Just when you thought it was safe to get back into the investing waters, talk of deflation has creeped back into conversation.
Why does it matter? Well, how you position your portfolio to deal with these two scenarios will make a big difference to your personal bottom line.
With inflation, your money is worth less the longer you hold onto it. So you’re more likely to spend in the now because prices may be moving up.
With deflation, your money may buy more later the longer you hold onto it as prices continue to drop. (Not good for a seller but a better deal for a buyer – just ask someone trying to sell a house in Florida these days).
Since consumers respond differently to these two opposing forces, the ultimate direction of them can have a decidedly different impact on how the recovery progresses because of the way consumers react and business respond to their actions. Ultimately, this will impact how to position an investment portfolio accordingly.
The Right Hook
During a fight a boxer may expect to be hit from both the right and left. It’s just not known when and with how much force. But a good boxer, like a Boy Scout, knows to be prepared.
First the economy has been peppered with jabs from the right that could result in higher inflation: expanding money supply, ballooning government deficits, higher commodity prices, weak currency value.
Given the huge inherited, current and projected government deficits here and abroad, the conventional thought has been that all of this government stimulus will ultimately result in “crowding out” private investment and raise the ugly head of higher inflation down the road. The prospect of higher taxes to pay for these past deficits also lends support to these thoughts.
Recent run-ups in certain commodity prices like oil and energy products have resulted in a rise in consumer prices in January bolstering fears of inflation.
The Left Hook
Now comes the left hook – the deflationary threat: asset prices continuing to fall, increasing slack in industrial capacity, and continuing pressure keeping a lid on labor expenses because of high unemployment.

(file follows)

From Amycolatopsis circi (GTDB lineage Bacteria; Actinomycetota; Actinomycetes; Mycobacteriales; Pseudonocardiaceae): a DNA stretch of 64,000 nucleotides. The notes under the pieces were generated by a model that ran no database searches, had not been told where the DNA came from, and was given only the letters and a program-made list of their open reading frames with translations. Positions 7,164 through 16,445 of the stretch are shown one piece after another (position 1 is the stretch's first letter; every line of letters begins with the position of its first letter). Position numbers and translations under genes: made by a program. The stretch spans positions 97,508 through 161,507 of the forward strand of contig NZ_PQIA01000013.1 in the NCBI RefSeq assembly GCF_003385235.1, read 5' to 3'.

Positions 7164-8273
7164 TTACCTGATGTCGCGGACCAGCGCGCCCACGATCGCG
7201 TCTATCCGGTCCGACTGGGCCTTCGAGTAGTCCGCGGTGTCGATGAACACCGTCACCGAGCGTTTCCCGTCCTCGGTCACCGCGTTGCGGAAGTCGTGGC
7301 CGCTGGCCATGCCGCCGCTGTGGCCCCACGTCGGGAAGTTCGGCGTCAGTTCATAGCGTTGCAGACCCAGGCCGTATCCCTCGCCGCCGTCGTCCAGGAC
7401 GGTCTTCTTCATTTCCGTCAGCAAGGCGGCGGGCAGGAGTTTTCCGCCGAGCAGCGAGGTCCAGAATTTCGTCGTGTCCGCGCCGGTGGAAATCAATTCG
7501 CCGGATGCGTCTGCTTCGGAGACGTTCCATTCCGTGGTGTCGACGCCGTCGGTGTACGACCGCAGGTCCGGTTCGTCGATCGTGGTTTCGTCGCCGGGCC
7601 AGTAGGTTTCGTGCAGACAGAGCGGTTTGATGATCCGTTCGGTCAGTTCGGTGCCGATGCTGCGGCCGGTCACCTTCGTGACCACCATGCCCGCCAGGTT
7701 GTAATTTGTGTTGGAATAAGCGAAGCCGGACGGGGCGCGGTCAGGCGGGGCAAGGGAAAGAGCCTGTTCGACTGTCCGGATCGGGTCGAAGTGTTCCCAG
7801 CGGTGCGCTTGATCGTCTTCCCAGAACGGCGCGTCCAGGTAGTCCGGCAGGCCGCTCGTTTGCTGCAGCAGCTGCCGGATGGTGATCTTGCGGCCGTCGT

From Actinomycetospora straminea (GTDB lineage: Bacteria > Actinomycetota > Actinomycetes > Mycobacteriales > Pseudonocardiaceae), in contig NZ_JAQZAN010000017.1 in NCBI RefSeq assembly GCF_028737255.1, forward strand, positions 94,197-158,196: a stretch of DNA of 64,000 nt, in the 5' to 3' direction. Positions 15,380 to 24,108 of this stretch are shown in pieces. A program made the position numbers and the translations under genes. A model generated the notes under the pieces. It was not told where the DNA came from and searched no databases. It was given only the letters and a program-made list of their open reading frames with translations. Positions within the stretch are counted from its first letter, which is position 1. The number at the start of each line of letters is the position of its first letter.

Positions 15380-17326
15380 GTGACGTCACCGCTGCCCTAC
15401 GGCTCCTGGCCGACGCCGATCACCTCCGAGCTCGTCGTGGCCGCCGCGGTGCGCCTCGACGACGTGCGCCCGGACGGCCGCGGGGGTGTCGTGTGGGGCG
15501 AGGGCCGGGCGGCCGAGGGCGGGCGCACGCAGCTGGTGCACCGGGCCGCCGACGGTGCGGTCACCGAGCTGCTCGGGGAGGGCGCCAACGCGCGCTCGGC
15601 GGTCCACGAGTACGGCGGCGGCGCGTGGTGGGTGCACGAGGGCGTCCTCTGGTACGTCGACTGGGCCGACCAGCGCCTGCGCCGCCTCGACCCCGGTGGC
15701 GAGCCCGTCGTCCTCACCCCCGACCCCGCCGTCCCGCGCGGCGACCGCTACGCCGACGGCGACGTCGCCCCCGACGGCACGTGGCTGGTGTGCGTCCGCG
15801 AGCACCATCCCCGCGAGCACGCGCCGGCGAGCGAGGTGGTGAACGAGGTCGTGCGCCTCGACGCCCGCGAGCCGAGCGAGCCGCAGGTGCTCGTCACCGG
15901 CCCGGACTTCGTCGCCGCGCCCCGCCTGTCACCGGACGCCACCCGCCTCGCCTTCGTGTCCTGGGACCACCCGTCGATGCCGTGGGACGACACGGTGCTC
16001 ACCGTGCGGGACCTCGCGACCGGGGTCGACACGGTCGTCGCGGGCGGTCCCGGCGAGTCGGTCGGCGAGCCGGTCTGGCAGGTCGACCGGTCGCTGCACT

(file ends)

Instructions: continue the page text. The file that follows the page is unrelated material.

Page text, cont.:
Credit is still tight with bank lending down. While dollars have been pumped into the economy through the TARP program, it’s mostly sitting in bank vaults. Money that isn’t circulating isn’t a cause of inflation.
Recent economic reports have indicated that core consumer prices actually are flat, well below the 10-year average of 2.2%.
Despite some recent reports, housing prices and rents are down and still expected to fall in key markets, dampening the immediate threat of inflation.
Defensive Portfolios: Lessons from Spencer
The best and strongest home depends on your environment and the threats faced.
Each evening before putting our infant son, Spencer, to bed, we read a story. The favorite for now is
The Three Little Pigs
(undoubtedly because of Spencer’s dad’s animation).
We all know the story: Three pigs, three houses built from different materials, one pig survives because of his well-built brick house.
The same can be said for portfolios. Heck, a house of sticks can provide some shelter in some circumstances but what happens if a big bad wolf shows up?
Since we don’t know which type of bad wolf will be showing up at the door (inflation or deflation), it makes sense to be positioned to survive either threat.
The elements of a portfolio will likely be the same regardless of an investor’s mind-set. The differences will be in the proportion of the components used.
Inflation Protection Portfolio
To protect this type of portfolio consider elements more likely to retain value even as inflation increases. Example: Commodity funds or ETFs; inflation-linked fixed income funds that include TIPS and/or floating rate notes; Real Estate Investment Trusts or REIT funds (10%); Cash to take advantage of higher short-term interest rates.
Deflation Protection Portfolio
The majority of this type of portfolio is positioned in long-term Treasurys followed by cash and municipal bonds. As consumer prices and interest rates fall, the fixed income stream from the bonds would be worth more.
To protect against surprise inflation, a smaller proportion would be set aside into TIPS, commodities and higher-quality/large cap US stocks.
Little Pig, Little Pig, Let Me In
Not sure where the market will go? Not sure which threat to expect? Learn from the third little pig: Build the strongest house possible.
If there is inflation, the economy will be expanding. As such equities will be the place to be. So consider an allocation of 20% to 25% in the US and a like amount in foreign equities. A portion of these equities should include high-quality firms that are dividend-paying. Commodities and cash will likely benefit from inflation so a 10% allocation to each is prudent. The fixed income component can include some exposure to TIPS (5%) as well as intermediate high-quality bonds (20% – 30%).
To hedge against the risk of deflation, a portfolio with exposure to municipal bonds (5%) and long-term Treasurys (5% – 10%). And some of the equity portfolio should include exposure to consumer staples that tend to do well in such an environment.
To provide some added diversification consider adding positions in companies that focus on infrastructure and firms that can maintain pricing power like utilities, pipeline operators and the like.
Taking these steps should allow an investor to sleep better at night. At least it works for Spencer.